The World Shared

Darius Sosnicki, trans. from the Polish by Boris Dralyuk and Piotr Florczyk. BOA (Consortium, dist.), $16 trade paper (112p) ISBN 978-1-938160-34-9
This first American book from the prolific and celebrated Polish poet and critic not only survives translation; its urbane, articulate, unpredictable free verse positively flourishes in the American English that the facing-page edition provides. Sosnicki can be minatory, or mock-vatic, almost advising the impossible: “One is an owl./ One should be more so.// One should close one’s eyes, which have ceased to see,/ and open new ones.” But he can also excel as an observer, voicing the everyday absurd: to “A Mouse in a Bucket,” Sosnicki says “I can’t believe you fell in here by your own fault/ or that some bird basketball player has dropped you.” Zoo animals look “glad/ to pose for pictures and be fed junk”; items of furniture, late in the day, “reach out to us/ with an ergonomic handle.” A few poems depict the American plains or address American topics; others pursue the travails of Polishness, tiny and huge: “Why do Polish girls take off their shoes on the train?... We have paid dearly for our disastrous geopolitical situation.” Thoughtful American readers who have grown tired of hothouse surrealism should embrace Sosnicki’s humor, understated intelligence, and dry ironies: the poetry introduced here has come to stay. (June)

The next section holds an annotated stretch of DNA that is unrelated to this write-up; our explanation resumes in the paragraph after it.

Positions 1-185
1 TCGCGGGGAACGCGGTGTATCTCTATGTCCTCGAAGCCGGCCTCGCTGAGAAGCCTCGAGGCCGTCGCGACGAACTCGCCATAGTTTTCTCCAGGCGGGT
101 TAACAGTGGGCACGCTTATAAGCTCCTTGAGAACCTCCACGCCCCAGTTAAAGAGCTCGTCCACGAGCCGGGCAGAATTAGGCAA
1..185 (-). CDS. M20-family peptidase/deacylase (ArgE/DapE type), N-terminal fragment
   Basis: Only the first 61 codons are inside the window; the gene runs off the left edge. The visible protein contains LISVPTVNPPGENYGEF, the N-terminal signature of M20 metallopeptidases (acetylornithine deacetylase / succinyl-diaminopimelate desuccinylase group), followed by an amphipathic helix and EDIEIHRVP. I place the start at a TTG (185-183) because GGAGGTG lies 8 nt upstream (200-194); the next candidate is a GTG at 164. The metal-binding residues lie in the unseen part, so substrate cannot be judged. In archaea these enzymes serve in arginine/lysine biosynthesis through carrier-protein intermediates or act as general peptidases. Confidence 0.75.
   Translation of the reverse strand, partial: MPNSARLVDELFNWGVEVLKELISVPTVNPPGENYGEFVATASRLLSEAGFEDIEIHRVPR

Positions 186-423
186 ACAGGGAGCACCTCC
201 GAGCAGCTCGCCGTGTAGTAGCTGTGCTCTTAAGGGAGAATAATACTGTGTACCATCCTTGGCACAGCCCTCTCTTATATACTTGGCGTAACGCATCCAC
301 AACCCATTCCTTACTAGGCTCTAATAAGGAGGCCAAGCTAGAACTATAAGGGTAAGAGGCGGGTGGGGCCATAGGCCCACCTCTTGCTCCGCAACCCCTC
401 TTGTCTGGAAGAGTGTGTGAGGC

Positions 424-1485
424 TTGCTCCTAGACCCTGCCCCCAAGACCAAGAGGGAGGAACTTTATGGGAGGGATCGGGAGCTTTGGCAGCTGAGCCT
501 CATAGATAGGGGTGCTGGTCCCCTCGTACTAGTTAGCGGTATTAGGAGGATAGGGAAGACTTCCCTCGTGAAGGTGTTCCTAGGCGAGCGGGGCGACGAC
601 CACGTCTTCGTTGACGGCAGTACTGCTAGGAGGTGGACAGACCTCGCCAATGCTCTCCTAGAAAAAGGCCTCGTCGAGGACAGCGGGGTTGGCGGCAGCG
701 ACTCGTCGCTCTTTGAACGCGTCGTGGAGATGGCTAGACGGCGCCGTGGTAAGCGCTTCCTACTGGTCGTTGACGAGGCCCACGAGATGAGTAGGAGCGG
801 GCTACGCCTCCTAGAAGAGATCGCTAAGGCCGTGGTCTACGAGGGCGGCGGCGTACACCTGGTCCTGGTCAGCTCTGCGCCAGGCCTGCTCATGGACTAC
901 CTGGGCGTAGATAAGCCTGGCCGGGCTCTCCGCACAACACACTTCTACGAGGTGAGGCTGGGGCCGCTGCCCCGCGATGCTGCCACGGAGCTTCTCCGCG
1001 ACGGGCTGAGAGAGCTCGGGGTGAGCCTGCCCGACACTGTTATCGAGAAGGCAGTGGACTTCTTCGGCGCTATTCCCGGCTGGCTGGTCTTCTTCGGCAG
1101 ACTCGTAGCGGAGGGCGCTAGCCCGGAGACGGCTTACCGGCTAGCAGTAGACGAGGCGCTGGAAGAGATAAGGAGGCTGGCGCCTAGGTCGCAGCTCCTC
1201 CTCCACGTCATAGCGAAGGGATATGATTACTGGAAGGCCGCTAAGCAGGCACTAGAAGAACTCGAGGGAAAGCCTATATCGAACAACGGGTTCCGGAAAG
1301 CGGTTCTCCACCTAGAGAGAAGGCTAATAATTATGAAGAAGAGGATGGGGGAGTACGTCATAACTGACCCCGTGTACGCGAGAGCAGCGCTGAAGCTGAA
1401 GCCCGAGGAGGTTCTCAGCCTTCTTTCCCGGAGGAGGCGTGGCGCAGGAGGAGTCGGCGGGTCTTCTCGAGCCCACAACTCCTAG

Reviewed on: 05/19/2014
Release date: 06/01/2014
Open Ebook - 112 pages - 978-1-938160-35-6
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